Branding Best Practices and Pitfalls to Avoid
Most nonprofits understand the necessity of having a strong brand. It’s knowing how to create a strong brand that’s the hard part. Quite a few sessions at the Bridge Conference in Washington, D.C. last week focused on the topic of branding and proved that a little guidance can go a long way.
In her session, “Brand and Loyalty Marketing: A Creative Approach,” Catherine M. Shaw, president of branding agency Mediastudio, reviewed the following three branding best practices that organizations can put to use to create a more effective branding strategy.
Best practice No. 1: Employ multi-faceted brand strategies. Shaw said many groups use a three-pronged approach that includes:
* 1. Research, in which they focus on segments of donors and how they behave.
* 2. Tell and sell, in which they craft messages for segments; and
* 3. Deliver excellence, where they focus on a few key brand dimensions and then over-deliver.
Best practice No. 2: Interim positioning. Organizations can use an interim brand position when moving to a new brand. Shaw recommended considering the limits of the current brand when developing a strategy to use an interim brand position.
Best practice No. 3: Stepping aside from the competition by redefining the playing field. Branding tactics help break cycles of donor habits, and subtle brand elements can help an organization net three to four times the revenue of its nearest competitors.
Shaw says mission-based organizations should use corporate branding methods that focus brand resources on opinion leaders, harness consistent messaging and branding tactics to boost donor relationships, and leverage brand power to establish partnerships with commercial entities.
Associations find success segmenting recruitment audiences with diversified messaging under one brand umbrella, renaming and re-branding to build a better connection with core audiences, and keeping identity and messaging consistent.
Shaw also identified the following six common branding mistakes that snare nonprofits:
1. Allowing your brand to stagnate. Are you ignoring its management?
2. Misalignment. This is when an organization’s offering doesn’t deliver on its brand promise or is mis-targeted.
3. Misunderstanding of branding. You can’t have a great brand if you don’t understand what branding is.
4. Not asking for help when you need it. Hire a consultant, agency or studio if you’re having trouble.
5. Never evolving. Without research and change, an organization’s brand will become outdated, no matter how hard it works on it. Even big, very established brands evolve in time.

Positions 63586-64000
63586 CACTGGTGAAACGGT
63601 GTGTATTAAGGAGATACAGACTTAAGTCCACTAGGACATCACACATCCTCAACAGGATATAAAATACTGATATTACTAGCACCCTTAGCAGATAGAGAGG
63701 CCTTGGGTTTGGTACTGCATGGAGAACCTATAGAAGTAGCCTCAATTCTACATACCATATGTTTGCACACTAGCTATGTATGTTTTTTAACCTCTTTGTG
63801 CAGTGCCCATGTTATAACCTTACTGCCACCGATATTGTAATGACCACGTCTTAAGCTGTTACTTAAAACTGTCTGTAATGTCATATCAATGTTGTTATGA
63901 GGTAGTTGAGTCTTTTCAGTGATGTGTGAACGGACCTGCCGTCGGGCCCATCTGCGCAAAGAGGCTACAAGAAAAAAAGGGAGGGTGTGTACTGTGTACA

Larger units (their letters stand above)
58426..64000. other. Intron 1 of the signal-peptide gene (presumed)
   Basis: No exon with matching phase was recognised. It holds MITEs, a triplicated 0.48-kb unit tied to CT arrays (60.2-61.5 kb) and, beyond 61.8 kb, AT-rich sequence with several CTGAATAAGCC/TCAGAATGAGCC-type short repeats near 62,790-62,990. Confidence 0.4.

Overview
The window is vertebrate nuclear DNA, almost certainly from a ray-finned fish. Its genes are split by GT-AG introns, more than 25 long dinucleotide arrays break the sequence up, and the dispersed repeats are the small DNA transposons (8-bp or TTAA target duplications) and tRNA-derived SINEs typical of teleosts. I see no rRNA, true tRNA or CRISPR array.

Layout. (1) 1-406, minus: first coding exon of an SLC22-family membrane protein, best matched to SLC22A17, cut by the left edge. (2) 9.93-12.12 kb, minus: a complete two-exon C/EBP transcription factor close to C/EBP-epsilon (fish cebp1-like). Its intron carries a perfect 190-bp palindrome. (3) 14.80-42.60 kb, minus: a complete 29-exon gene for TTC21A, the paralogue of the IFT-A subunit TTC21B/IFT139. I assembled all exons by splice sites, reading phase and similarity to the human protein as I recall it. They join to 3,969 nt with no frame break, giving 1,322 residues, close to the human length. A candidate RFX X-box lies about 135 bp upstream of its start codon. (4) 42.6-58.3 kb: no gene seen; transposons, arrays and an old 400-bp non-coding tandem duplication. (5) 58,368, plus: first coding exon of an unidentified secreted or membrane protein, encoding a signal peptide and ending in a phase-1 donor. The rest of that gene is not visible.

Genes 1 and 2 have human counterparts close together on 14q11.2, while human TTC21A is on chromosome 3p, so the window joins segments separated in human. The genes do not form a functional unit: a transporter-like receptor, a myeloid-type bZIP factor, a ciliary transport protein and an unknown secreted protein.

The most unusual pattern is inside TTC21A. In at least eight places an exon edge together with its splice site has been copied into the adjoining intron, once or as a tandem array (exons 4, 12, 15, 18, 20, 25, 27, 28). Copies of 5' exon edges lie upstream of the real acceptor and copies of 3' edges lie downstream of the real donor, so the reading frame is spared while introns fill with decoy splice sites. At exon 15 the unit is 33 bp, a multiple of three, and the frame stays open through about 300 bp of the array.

6. Dismissing branding. This is the belief that an organization is good enough as is and doesn’t need branding.
To avoid or fix these branding mistakes, Shaw recommended the following tips:
1. Boost campaign or audience effectiveness. Ask yourself: What are the key strategic elements that our brand will achieve in X amount of time? Can our clients communicate our key differences from other organizations similar to ours to other people? Can our employees do any better? Think about your brand and then think about your outreach efforts and other tactics. Are they aligned?
2. Achieve economic success. Does each fiscal decision the CFO makes align with your organization’s purpose? Complicated messages are expensive to brand. If you are a high-end organization, do you have the funding to support that? If there is a discrepancy here, consider revising your brand presentation so you aren’t forced to spend extra money to keep up appearances.
3. Perfect the art of simplicity to avoid others asking if your brand makes sense. If you, your staff or your donors can’t explain your brand easily or quickly, revisit it. Practice your elevator speech. Make it strong. Consistency of brand helps define; frequency helps people remember.
Creating loyalty among constituents has a lot to do with the effectiveness of an organization’s brand, but also is about rewarding people for supporting your cause. Shaw said that creating loyalty with donors can be achieved by brand recognition, financial/in-kind rewards, discounts/special treatment and excellent service.
The bottom line is that different audiences respond in different ways to a brand. Shaw recommended organizations consider how clients, collaborators, vendors, employees and donors each react to the brand.
“Each is loyal in a different way,” she said. “Craft your loyalty tactics to take advantage of the differences in these audiences, and watch your retention and loyalty grow.”